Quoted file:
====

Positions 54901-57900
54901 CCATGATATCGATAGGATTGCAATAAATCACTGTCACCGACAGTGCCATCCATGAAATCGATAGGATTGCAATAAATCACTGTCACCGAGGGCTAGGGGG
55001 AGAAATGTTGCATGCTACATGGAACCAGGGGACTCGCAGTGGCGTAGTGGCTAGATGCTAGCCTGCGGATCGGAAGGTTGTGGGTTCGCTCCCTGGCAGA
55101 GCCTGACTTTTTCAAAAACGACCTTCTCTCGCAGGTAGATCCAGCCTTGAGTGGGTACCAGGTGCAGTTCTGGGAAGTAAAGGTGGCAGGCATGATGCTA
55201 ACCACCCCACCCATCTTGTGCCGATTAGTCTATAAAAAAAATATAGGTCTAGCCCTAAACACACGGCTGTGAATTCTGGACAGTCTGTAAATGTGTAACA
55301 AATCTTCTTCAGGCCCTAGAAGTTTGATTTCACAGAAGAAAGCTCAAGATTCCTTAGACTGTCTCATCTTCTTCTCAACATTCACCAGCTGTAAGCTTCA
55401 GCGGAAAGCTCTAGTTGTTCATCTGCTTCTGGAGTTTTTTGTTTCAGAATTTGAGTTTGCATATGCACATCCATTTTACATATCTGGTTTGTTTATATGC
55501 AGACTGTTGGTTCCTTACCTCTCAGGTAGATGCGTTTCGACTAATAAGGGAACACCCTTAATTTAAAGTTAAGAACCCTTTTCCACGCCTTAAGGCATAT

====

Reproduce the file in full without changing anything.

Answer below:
Positions 54901-57900
54901 CCATGATATCGATAGGATTGCAATAAATCACTGTCACCGACAGTGCCATCCATGAAATCGATAGGATTGCAATAAATCACTGTCACCGAGGGCTAGGGGG
55001 AGAAATGTTGCATGCTACATGGAACCAGGGGACTCGCAGTGGCGTAGTGGCTAGATGCTAGCCTGCGGATCGGAAGGTTGTGGGTTCGCTCCCTGGCAGA
55101 GCCTGACTTTTTCAAAAACGACCTTCTCTCGCAGGTAGATCCAGCCTTGAGTGGGTACCAGGTGCAGTTCTGGGAAGTAAAGGTGGCAGGCATGATGCTA
55201 ACCACCCCACCCATCTTGTGCCGATTAGTCTATAAAAAAAATATAGGTCTAGCCCTAAACACACGGCTGTGAATTCTGGACAGTCTGTAAATGTGTAACA
55301 AATCTTCTTCAGGCCCTAGAAGTTTGATTTCACAGAAGAAAGCTCAAGATTCCTTAGACTGTCTCATCTTCTTCTCAACATTCACCAGCTGTAAGCTTCA
55401 GCGGAAAGCTCTAGTTGTTCATCTGCTTCTGGAGTTTTTTGTTTCAGAATTTGAGTTTGCATATGCACATCCATTTTACATATCTGGTTTGTTTATATGC
55501 AGACTGTTGGTTCCTTACCTCTCAGGTAGATGCGTTTCGACTAATAAGGGAACACCCTTAATTTAAAGTTAAGAACCCTTTTCCACGCCTTAAGGCATAT